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New in this Issue
- Year of the Solar System – Resources for Magnetospheres: Planetary Shields
- NASA’s Expedition Earth and Beyond Webinars (Nov. 1, 8, 15, 29)
- Earth and Space Exploration Day at ASU (Nov. 5)
- Free Public Lecture: Why Telescopes Are Amazing (Register by Nov. 7)
- The First Kepler Science Conference (Register by Nov. 11)
- NASA’s SOFIA Airborne Astronomy Ambassador Program – Middle and High School Educators (Apply by Nov. 15)
- Science Teachers Association of Texas Annual Conference for the Advancement of Science (Nov. 17-19)
- Free Online Astronomy Workshop for Park and Nature Center Interpreters (Apply by Nov. 30)
- Workshop: Understanding K-12 Science Learning Goals (Nov. 30-Dec. 2)
- Exploration Station (Dec. 4)
- 2012 Faculty Institutes for NASA Earth and Space Science Education (FINESSE) – College Educators (Jan 3-4)
- Polar Science Weekend at Pacific Science Center (March 1-4)
- 2011 IGES Art Contest – Wonders of Weather: What Do You See? Grades 2-4 (Due Nov. 7)
- NESTA Workshops at Fall 2011 NSTA Area Conferences (Nov. 11 and Dec. 9)
- Teacher Workshop in Earth Science in Houston – High School Educators (Nov. 30-Dec. 1)
- ASP Nominations for 2012 Awards for Excellence in Astronomy Education (Due Dec. 15)
- Earthzine Annual Essay and Blogging Contest on Sustainability – Undergraduate/Graduate Students (Due Dec. 22)
- IceHunters Invites the World to Find New Horizons Future KBO Destinations
- Lifelines for High School Climate Change Education
- Solar Dynamics Observatory (SDO) Ambassador in the Classroom
- A Day At Goddard: Opportunity for DC Metro Teachers – Grades 8-12
- Applications Being Accepted for Einstein Fellowship Program – K-12 STEM Educators (Due Jan. 5)
- GLOBE Scientists’ Blog
- Transit Tracks – Classroom Activity Grades 8-12
- Leaps and Flutters – Game Ages 7-9
- Picture Post – Citizen Science Program
Programs & Events
New in this Issue
November’s topic for the Year of the Solar System is “Magnetospheres: Planetary Shields.” The vast sea of space in our solar system is filled with powerful radiation and bombarded with high-speed atomic particles. In addition, the Sun generates a continuous stream of particles that we call the “solar wind.” These things are dangerous to life on Earth’s surface, but Earth’s planetary shield – the Earth’s magnetic field working together with our atmosphere – protects us. To find events and resources related to this month’s topic, visit http://1.usa.gov/rv5DBm.
NASA’s Expedition Earth and Beyond (EEAB) Program promotes student-led research investigation in the classroom using NASA data and resources. It also provides opportunities to connect with NASA or university scientists. Throughout the semester, the program is offering a number of free online teacher trainings, as well as classroom connection opportunities that will connect teachers and students with scientists. Upcoming events include:
- Nov. 1, 6:30-7:45pm ET – Teacher Training Webinar, Grades 4-12 – Introduces and trains participants on the use of the Blue Marble Matches activity, which will help bring comparative planetology to the classroom. http://1.usa.gov/rYaYnN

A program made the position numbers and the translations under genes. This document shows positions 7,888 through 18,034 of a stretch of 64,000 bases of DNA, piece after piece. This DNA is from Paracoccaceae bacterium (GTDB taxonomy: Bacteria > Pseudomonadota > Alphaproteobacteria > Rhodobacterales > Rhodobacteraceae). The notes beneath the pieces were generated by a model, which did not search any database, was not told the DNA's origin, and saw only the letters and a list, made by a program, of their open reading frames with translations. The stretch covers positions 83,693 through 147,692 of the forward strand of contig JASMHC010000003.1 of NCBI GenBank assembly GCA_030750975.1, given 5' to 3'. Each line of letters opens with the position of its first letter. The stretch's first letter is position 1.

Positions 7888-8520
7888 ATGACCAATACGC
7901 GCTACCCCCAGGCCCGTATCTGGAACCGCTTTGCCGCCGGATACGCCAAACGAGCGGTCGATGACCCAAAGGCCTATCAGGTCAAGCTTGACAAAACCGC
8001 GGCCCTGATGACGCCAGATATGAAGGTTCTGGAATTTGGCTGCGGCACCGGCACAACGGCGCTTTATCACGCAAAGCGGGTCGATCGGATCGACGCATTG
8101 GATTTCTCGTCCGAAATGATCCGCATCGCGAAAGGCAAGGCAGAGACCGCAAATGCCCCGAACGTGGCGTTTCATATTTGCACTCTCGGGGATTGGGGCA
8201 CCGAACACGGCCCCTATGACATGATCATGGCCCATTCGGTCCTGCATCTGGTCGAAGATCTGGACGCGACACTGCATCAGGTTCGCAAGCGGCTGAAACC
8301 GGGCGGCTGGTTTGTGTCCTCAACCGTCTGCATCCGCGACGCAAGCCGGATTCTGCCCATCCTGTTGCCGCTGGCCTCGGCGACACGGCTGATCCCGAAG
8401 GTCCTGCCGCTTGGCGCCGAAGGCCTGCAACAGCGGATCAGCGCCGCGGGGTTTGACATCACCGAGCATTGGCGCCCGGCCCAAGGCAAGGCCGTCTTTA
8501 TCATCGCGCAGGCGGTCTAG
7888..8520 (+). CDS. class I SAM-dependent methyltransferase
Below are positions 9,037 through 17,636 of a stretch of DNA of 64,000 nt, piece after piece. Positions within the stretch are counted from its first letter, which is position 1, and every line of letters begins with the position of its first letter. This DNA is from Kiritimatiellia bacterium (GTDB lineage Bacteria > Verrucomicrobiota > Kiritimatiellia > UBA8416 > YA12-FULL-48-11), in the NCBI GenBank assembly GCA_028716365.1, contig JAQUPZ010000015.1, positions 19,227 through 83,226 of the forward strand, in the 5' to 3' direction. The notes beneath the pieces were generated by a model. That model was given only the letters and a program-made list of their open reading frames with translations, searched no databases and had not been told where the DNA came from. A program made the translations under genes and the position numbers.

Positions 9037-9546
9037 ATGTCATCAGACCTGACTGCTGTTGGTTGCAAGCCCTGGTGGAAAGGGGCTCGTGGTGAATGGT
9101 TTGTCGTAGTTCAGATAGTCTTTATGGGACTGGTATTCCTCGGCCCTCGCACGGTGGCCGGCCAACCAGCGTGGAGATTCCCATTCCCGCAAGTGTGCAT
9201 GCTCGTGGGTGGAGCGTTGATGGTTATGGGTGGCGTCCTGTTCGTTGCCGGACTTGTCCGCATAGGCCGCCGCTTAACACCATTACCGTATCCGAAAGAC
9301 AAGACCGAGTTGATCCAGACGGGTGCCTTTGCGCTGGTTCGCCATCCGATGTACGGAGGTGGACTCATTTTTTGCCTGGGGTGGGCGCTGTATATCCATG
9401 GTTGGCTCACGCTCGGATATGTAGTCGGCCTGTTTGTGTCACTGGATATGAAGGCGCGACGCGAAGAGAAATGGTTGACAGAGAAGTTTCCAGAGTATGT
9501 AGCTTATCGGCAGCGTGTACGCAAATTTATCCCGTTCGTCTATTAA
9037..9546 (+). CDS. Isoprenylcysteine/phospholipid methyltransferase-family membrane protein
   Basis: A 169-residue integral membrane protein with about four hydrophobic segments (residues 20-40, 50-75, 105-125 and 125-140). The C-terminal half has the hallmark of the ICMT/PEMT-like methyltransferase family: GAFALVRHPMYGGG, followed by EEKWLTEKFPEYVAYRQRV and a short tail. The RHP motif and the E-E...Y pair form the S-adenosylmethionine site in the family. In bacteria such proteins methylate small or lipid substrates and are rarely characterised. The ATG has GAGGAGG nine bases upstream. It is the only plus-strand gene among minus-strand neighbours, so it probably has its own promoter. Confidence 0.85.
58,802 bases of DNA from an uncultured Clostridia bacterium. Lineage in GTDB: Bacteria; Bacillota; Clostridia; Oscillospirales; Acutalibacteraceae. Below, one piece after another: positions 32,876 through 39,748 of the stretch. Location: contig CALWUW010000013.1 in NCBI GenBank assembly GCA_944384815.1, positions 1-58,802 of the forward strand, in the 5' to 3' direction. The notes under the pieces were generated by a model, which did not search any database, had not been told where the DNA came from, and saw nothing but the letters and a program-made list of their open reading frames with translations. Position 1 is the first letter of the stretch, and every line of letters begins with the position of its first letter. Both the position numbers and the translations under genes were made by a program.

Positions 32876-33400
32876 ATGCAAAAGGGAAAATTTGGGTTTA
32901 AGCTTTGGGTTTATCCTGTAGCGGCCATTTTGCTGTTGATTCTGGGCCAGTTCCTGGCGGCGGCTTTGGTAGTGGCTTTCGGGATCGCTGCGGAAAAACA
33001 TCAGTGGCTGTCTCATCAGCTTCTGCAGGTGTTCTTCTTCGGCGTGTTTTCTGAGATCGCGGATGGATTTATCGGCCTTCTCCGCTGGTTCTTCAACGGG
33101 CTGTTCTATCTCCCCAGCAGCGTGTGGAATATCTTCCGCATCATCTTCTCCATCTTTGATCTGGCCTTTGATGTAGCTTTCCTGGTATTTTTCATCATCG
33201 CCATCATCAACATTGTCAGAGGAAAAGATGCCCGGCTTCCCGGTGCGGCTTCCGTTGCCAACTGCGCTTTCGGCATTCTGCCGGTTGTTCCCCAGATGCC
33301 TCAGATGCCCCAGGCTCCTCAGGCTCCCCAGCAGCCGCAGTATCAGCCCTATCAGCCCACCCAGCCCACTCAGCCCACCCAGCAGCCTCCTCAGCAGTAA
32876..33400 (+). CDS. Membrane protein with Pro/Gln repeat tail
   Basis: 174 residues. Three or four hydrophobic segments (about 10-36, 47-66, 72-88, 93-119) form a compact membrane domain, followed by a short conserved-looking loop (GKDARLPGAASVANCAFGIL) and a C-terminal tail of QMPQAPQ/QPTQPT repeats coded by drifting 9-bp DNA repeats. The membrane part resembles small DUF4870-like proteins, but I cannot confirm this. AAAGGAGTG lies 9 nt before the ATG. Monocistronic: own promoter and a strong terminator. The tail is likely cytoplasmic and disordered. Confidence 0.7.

- Nov. 8, 6:30-7:45pm ET – Teacher Training Webinar, Grades 4-12 – Introduces and trains participants on strategies to use to transform students into researchers in the classroom. http://1.usa.gov/vpaKXD
- Nov. 15, 1:30-2:45pm ET – Classrooms Connection Webinar: Mars Rovers and Langers: Past, Present and Future – Connects students with a scientist from the NASA Johnson Space Center, who will discuss missions to the surface of Mars and the upcoming MSL lander mission. http://1.usa.gov/uvDoQx
- Nov. 29, 6:30-7:45pm ET – Teacher Training Webinar, Grades 4-12 – Introduces and trains participants on the use of the Expedition Earth and Beyond Student Scientist Guidebook, allowing students to model the process of science as they conduct a research investigation. http://1.usa.gov/thYDfy
To check out other events being offered throughout the semester, please visit http://1.usa.gov/uuve22.
(Nov. 5, 9am-3pm MT; Arizona State University, Tempe, Ariz.)
The public is invited to spend a day exploring Earth and space with ASU scientists. Earth and Space Exploration Day provides a variety of science-related interactive activities for anyone interested in exploring Earth and space alongside real scientists. Hands-on activities, interactive demonstrations, lab tours, and lectures will take place throughout the day, with a special unveiling to take place at 11am MT. Visitors will also be able to explore the latest NASA planetary images and tour Mars using the GeoWall 3-D projector. For more information, visit http://bit.ly/rp5SFN.
(Register by Nov. 7; Lecture Nov. 10, 7pm ET; NASA Goddard Space Flight Center Visitors Center, Greenbelt, Md.)
Please join us for the second installment of the Gerald Soffen Public Lecture Series at the NASA Goddard Space Flight Center’s Visitors Center. Dr. Jane Rigby, Deputy Operations Project Scientist for the James Webb Space Telescope, will speak about “Why Space Telescopes Are Amazing.” Registration is free, but space is limited. All ages are welcome, and there will be hands-on activities for everyone after the lecture. To register, visit http://1.usa.gov/ttGZxs.
(Register by Nov. 11; Dec. 5-9; NASA Ames Research Park, Moffett Field, Calif.)
The First Kepler Science Conference will highlight the full range of scientific results that have emerged from more than two years of Kepler observations, as well as what to expect from continued observations. The meeting will consist of 9-10 half-day sessions, each dedicated to a different topic. The conference is free, but registration is required. For more information and to register, visit http://bit.ly/spOyV4.
NASA’s SOFIA Airborne Astronomy Ambassador Program – Middle and High School Educators (Apply by Nov. 15)
(Apply by Nov. 15; Flights From Mid-2012 Through Mid-2013)